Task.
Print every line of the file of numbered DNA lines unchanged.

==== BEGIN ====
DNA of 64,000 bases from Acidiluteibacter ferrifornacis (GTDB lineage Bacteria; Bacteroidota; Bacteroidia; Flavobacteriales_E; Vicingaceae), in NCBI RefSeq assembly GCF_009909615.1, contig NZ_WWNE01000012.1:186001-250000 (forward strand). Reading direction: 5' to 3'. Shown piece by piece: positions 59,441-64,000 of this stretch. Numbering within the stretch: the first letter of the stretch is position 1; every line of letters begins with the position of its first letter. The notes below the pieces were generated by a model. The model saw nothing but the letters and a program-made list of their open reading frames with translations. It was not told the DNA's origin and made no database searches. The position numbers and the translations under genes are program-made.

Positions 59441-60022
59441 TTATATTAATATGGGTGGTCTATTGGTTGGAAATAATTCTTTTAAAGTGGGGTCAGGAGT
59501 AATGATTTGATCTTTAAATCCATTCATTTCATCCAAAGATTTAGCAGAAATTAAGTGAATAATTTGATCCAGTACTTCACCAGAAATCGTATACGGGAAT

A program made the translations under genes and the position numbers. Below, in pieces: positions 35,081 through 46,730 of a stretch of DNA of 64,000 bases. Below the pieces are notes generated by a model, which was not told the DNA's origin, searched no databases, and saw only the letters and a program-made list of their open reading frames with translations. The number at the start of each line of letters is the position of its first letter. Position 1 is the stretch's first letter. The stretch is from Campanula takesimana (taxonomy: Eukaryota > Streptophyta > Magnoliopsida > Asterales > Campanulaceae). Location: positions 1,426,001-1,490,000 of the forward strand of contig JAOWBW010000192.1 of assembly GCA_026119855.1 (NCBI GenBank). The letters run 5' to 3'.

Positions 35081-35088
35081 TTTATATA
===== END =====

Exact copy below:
DNA of 64,000 bases from Acidiluteibacter ferrifornacis (GTDB lineage Bacteria; Bacteroidota; Bacteroidia; Flavobacteriales_E; Vicingaceae), in NCBI RefSeq assembly GCF_009909615.1, contig NZ_WWNE01000012.1:186001-250000 (forward strand). Reading direction: 5' to 3'. Shown piece by piece: positions 59,441-64,000 of this stretch. Numbering within the stretch: the first letter of the stretch is position 1; every line of letters begins with the position of its first letter. The notes below the pieces were generated by a model. The model saw nothing but the letters and a program-made list of their open reading frames with translations. It was not told the DNA's origin and made no database searches. The position numbers and the translations under genes are program-made.

Positions 59441-60022
59441 TTATATTAATATGGGTGGTCTATTGGTTGGAAATAATTCTTTTAAAGTGGGGTCAGGAGT
59501 AATGATTTGATCTTTAAATCCATTCATTTCATCCAAAGATTTAGCAGAAATTAAGTGAATAATTTGATCCAGTACTTCACCAGAAATCGTATACGGGAAT

A program made the translations under genes and the position numbers. Below, in pieces: positions 35,081 through 46,730 of a stretch of DNA of 64,000 bases. Below the pieces are notes generated by a model, which was not told the DNA's origin, searched no databases, and saw only the letters and a program-made list of their open reading frames with translations. The number at the start of each line of letters is the position of its first letter. Position 1 is the stretch's first letter. The stretch is from Campanula takesimana (taxonomy: Eukaryota > Streptophyta > Magnoliopsida > Asterales > Campanulaceae). Location: positions 1,426,001-1,490,000 of the forward strand of contig JAOWBW010000192.1 of assembly GCA_026119855.1 (NCBI GenBank). The letters run 5' to 3'.

Positions 35081-35088
35081 TTTATATA